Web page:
There is one more thing you need to observe here. And that is that the character’s visor is not emitting any kind of light. It is also not glowing as it is just there. Let’s fix that.

So in other to make it more realistic and to light it up, you click on your character then go to material under Modify, again on the right-side of iClone.


Once inside, you want to click on pick material tool which will help you easily select the materials you wish to modify. 


 After you chose the pick material tool, you then click on the glass visor to select that material.


Once the material is selected, we scroll down to the Texture Settings, and then find the Glow material channel.  

Fig. 19.0

You want to make sure that your shade types are set to PBR.

Fig. 20.0

Look inside the Glow material, and if you don’t have a glow map here, then just double-click on the option to open up a selection. Once you double-click, a pop-up appears with different glow maps images that you can.

Fig. 21.0

Mine is already set, so all I do is to increase the value of the glow strength.

Fig. 22.0

When I increase the value, the visor is glows and it’s looks a lot more realistic and interesting. So I’ll do the same thing to that Neck vent part on the upper torso of the character.

Fig. 23.0

So once more you go to material then pick material, then you click on that particular material that you want to glow. In my case it’s called the Neck vent. Scroll down to glow, adjust the strength.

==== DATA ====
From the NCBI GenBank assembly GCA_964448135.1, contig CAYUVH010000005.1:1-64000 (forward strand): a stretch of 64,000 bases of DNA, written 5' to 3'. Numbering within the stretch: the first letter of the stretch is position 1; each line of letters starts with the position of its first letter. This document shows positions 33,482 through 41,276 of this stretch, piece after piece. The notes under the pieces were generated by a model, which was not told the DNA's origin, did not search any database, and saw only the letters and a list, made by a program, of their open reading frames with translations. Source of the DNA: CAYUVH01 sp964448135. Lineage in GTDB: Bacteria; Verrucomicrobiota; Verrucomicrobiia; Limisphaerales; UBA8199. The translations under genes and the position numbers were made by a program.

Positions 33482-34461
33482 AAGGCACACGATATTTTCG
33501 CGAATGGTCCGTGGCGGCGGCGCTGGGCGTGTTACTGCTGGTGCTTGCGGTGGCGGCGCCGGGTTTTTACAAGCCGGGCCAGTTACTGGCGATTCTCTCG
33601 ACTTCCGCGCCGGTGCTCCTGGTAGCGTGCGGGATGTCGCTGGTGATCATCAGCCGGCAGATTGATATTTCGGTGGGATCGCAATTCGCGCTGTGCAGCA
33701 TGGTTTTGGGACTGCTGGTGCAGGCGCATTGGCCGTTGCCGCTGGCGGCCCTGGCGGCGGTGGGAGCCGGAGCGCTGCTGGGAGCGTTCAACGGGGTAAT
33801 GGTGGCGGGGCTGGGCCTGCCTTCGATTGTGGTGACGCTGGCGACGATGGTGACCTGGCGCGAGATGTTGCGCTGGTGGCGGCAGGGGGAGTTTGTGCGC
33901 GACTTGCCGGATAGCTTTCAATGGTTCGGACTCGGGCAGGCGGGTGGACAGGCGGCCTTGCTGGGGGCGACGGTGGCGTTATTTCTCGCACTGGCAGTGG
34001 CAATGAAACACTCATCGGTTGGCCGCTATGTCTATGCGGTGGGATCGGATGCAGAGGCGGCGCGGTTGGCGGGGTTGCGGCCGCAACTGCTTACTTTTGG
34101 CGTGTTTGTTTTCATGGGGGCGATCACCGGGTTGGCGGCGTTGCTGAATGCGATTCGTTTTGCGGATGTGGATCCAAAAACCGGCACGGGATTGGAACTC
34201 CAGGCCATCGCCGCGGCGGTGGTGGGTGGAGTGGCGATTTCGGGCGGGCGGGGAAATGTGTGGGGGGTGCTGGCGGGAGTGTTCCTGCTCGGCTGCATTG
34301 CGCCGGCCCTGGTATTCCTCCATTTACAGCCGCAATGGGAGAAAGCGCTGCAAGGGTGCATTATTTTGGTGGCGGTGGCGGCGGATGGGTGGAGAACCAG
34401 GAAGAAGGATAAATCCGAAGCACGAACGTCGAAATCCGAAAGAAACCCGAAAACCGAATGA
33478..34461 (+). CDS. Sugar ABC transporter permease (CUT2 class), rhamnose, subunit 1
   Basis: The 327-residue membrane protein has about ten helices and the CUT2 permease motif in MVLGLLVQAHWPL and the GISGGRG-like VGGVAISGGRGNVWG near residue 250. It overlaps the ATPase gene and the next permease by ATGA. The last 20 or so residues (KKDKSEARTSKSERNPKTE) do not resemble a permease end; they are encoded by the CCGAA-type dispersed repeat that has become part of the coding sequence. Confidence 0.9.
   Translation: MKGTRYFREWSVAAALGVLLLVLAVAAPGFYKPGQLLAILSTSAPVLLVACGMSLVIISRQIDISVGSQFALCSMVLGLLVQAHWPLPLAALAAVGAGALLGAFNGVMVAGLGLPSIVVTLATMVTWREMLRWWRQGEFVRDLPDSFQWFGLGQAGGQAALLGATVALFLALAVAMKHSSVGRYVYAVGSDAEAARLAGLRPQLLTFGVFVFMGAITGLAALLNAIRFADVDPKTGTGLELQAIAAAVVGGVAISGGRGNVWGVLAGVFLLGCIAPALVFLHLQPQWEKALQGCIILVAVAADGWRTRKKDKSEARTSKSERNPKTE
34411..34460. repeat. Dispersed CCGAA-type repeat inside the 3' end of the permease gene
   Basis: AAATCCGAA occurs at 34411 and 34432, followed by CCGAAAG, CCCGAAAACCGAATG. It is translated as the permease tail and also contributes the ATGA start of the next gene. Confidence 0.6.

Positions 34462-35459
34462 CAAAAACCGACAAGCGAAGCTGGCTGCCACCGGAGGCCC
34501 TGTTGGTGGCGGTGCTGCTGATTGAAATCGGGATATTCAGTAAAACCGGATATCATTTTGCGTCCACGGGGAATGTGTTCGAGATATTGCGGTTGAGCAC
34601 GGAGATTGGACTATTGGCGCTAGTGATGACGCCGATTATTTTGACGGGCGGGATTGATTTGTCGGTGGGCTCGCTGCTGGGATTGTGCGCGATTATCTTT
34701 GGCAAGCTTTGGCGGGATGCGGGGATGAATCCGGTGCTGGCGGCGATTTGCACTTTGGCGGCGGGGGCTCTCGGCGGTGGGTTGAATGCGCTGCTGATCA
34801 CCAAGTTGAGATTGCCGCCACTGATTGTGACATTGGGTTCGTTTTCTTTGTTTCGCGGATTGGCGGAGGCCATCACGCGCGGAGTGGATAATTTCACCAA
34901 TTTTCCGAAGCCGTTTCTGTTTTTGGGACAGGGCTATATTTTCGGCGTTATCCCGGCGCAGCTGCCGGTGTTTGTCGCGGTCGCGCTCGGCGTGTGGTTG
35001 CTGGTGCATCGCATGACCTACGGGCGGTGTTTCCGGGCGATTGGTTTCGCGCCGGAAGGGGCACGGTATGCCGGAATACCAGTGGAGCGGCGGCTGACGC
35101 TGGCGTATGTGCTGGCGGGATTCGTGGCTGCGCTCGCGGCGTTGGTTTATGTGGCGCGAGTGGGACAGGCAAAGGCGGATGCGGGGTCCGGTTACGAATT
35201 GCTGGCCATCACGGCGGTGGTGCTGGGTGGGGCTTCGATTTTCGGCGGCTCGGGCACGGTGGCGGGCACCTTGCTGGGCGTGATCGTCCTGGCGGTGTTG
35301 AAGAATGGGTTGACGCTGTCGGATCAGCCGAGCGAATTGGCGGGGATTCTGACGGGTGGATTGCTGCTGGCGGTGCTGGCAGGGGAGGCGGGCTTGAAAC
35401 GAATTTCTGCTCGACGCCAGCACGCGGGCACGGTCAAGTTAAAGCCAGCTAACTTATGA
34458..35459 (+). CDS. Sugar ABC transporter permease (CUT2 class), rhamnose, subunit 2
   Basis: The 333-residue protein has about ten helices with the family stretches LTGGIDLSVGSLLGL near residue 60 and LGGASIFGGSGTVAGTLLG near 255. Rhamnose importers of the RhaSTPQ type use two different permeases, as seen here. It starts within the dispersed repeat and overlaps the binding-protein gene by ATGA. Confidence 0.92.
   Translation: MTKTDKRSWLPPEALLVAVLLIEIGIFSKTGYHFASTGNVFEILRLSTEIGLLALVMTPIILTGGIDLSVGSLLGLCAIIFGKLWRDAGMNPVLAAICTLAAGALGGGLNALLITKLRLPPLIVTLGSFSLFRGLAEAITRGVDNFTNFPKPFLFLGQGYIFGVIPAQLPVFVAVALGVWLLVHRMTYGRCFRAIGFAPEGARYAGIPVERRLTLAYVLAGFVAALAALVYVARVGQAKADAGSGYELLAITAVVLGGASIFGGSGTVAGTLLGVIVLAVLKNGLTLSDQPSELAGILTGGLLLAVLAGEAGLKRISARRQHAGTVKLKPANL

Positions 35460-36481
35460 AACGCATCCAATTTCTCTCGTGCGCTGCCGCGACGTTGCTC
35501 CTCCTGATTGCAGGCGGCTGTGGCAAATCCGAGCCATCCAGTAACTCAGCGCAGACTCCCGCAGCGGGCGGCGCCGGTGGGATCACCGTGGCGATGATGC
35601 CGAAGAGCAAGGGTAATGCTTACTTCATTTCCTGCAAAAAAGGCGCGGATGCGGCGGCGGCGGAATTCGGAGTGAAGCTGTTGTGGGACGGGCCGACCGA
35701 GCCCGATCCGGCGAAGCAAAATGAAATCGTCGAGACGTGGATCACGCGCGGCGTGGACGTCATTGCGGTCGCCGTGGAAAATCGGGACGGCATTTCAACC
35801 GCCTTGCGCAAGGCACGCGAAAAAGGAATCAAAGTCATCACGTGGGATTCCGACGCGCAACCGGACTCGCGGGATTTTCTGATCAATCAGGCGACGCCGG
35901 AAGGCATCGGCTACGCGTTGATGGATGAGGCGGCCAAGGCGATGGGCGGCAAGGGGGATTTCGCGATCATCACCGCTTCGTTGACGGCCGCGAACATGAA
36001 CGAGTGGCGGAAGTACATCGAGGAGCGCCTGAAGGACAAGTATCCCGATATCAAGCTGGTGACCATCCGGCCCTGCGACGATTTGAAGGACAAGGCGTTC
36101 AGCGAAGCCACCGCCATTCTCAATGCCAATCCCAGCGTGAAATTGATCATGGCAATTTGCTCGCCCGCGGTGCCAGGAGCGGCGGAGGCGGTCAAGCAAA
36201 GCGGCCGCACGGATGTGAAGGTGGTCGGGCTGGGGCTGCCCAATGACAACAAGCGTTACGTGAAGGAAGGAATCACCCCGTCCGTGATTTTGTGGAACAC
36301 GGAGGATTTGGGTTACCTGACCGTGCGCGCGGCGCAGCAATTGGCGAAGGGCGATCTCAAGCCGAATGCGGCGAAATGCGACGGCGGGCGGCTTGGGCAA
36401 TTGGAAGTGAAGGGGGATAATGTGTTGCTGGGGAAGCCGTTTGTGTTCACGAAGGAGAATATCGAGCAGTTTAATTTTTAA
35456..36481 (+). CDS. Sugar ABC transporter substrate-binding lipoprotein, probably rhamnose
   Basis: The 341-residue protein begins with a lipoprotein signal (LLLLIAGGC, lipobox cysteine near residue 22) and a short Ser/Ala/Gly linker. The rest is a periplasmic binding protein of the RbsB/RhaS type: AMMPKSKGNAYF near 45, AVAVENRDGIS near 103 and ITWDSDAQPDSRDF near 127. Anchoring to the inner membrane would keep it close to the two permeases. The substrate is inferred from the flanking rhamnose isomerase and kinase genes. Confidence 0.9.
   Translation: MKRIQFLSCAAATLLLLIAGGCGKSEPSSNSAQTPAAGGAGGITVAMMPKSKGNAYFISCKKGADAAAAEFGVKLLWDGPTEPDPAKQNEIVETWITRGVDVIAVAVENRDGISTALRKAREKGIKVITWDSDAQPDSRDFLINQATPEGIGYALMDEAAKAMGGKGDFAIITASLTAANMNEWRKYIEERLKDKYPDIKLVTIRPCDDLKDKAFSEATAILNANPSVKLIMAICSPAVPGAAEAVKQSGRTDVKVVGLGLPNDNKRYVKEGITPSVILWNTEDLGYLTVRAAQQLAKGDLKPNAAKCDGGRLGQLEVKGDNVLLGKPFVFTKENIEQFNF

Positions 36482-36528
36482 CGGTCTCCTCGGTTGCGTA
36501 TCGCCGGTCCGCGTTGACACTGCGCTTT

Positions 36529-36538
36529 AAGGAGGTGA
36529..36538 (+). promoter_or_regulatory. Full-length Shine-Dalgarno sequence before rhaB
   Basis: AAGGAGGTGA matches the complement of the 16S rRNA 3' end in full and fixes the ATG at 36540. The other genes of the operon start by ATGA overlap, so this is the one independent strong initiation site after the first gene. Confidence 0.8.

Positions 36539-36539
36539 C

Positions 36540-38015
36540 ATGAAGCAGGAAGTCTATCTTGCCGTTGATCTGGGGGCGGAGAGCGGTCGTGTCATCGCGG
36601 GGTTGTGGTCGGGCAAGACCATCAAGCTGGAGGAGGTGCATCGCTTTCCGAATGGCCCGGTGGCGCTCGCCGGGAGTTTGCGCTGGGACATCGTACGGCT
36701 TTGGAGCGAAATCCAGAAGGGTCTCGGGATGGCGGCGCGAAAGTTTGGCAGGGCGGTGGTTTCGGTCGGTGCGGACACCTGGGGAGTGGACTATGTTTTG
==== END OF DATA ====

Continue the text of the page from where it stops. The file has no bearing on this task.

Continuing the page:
Fig. 24.0

We can see now that the scene is looking way more striking.

Fig 25.0

But there is still one more thing… we notice that glow lights on the character are not interacting with the rest of the body. It’s just glowing there is no residual light effect on the body suit of the character.

Fig 26.0

So we need to create another light to simulate the interaction between the light and the body suit – for this we Create/Light/PointLight.  The reason we are using a point light is because it gives light in all directions and that is what we want. We want the light to spread on all the body as well.

Fig 27.0

So I have my point light in the scene so I am going to activate it. Now we can see how it looks makes things look a lot more interesting, by simply adding a single light. This is the magic of iClone, as it’s all in the attention to details, which are easy to do anyways.

Fig 28.0

I always try to remind iClone users to not make your scenes look too flat. Always do your best to give it depth and dynamics. So the next thing I want to do is to make this scene more complex by adding colors. And what I mean by complex is if you notice all the lights in the scene, they all have a similar hue, making the project look a bit flat. So I want to easily add dynamics into the scene with color.

Fig. 29.0

For this last step, I am going to bring a different light with a more contrasting color – in this case red. YES, red, as this will completely contrast from my already blueish hue. We do the same procedure in creating a directional light.

Fig 30.0

You might ask; why am I using a directional light? Well, this is because directional lights cover a wider range and since this is for the background. After adding the light, I will activate it in the Scene and also choose a red color for it.


Done! So there you have friends. This is how you create a pro night-scene in iClone by using minimal lighting techniques that will give you a nice and cinematic project that will impress any professional studio!

Thank you for watching this tutorial.